Ten Terrific Storytellers

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Until I joined a writer’s group, I didn’t have a friend in the world who was as obsessed as I was with words. I felt kinda strange scribbling poetry and journals, like what the heck was my problem that I wasn’t like other teenagers? In my mid-twenties I finally took a creative writing class and found my tribe in a group sponsored by the professor.

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Since that first group, I’ve taken many courses, attended scores of workshops, and met hundreds of writers. Writing groups and writer friends are precious links for those of us in this mostly solitary endeavor. My current writer’s organization has introduced me to so many fine writers including published poets, novelists, and journalists.

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Cindy LaFerle

Today I’m featuring books I love from a writing group I have been a part of since 2008,  Detroit Working Writers. I am often asked for  reading suggestions, so these are that, but would also make fine Christmas gifts. If you’re looking for Michigan settings and themes, or just an excellent read to lose yourself in, I highly recommend every one of them!

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Veronica Dale

Special Star Veronica Dale’s book of short stories Night Cruiser will thrill and chill readers who want something deliciously dark. Cindy Hampel’s self-help book Its Not Personal offers hope and advice for those of us dealing with difficult people.

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Award-winning Cindy LaFerle was my first friend in DWW and her book of personal essays Writing Home remains a favorite. Debut novelist Linda Sienkiewicz knocked me out with In the Context of Love her novel of love and loss. Iris Underwood works her lavender farm and writes with equal grace. Growing Lavender is a lush adventure in verse.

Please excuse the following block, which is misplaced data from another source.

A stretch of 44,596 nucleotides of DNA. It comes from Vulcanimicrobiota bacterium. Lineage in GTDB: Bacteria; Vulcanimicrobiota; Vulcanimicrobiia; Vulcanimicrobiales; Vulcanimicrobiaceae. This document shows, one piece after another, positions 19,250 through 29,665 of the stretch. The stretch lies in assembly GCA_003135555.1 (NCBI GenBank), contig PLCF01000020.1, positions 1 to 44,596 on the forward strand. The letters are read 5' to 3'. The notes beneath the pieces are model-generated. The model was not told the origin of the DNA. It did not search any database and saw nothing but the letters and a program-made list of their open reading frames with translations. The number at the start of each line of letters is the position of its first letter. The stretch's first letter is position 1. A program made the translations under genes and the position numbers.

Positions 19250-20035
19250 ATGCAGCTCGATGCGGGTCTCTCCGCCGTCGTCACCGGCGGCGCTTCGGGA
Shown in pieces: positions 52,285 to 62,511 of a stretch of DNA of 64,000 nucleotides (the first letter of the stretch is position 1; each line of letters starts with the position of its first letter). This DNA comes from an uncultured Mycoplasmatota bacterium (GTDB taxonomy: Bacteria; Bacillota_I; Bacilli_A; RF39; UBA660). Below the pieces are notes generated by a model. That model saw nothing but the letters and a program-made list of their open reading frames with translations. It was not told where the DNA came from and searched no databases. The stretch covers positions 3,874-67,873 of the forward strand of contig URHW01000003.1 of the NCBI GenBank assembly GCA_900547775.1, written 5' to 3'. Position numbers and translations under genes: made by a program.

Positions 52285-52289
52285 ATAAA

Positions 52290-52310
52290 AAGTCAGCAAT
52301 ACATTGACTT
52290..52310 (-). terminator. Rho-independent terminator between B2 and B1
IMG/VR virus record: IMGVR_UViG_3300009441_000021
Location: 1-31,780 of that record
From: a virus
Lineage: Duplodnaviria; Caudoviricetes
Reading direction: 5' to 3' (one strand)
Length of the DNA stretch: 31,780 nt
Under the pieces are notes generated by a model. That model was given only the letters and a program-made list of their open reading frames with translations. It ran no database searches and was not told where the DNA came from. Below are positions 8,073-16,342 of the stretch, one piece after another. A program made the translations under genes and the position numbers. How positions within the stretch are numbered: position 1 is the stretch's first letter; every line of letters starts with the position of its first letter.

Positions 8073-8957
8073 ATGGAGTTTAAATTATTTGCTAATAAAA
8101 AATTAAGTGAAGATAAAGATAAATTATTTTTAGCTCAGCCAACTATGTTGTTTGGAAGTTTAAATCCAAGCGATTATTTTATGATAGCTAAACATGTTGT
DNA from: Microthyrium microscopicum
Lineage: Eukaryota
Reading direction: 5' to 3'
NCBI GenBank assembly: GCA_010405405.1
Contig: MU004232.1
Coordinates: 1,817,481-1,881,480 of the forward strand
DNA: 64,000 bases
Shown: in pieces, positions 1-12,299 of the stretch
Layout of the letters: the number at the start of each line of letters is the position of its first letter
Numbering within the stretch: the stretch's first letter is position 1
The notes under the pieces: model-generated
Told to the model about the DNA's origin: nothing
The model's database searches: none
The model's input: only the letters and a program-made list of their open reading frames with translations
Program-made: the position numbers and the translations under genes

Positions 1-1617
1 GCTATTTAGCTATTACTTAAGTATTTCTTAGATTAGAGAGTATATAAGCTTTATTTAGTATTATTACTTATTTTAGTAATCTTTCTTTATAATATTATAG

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Diane DeCillis

Poet Diane DeCillis’s exquisite images and fierce emotion make her collection Strings Attached an amazing achievement. Elizabeth Buzzelli is a master of Michigan mystery who pens comic and clever plots from the northern part of our state. Her Emily Kincaid series cracks me up.

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Elizabeth Buzzelli

Speaking of “up north” C. S. Gordon’s literary novel  The Heart & Horn gives the U.P. a fresh look. Christian Belz sleuths closer to home with the Ken Knoll series featuring an architect as seemingly hapless but actually adept amateur sleuth. And Linda Anger, DWW’s immediate past president, compiled the beguiling collection Sweeping the Floors at the Full Crumb Cafe that includes poetry, fiction and non-fiction.

The DWW website features these and other Michigan authors (whose books I have yet to read). It also gives info on our 2016 writer’s conference and how you might become a member of our group. I’d love for you to join us.

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collage courtesy of Linda K. Sienkiewicz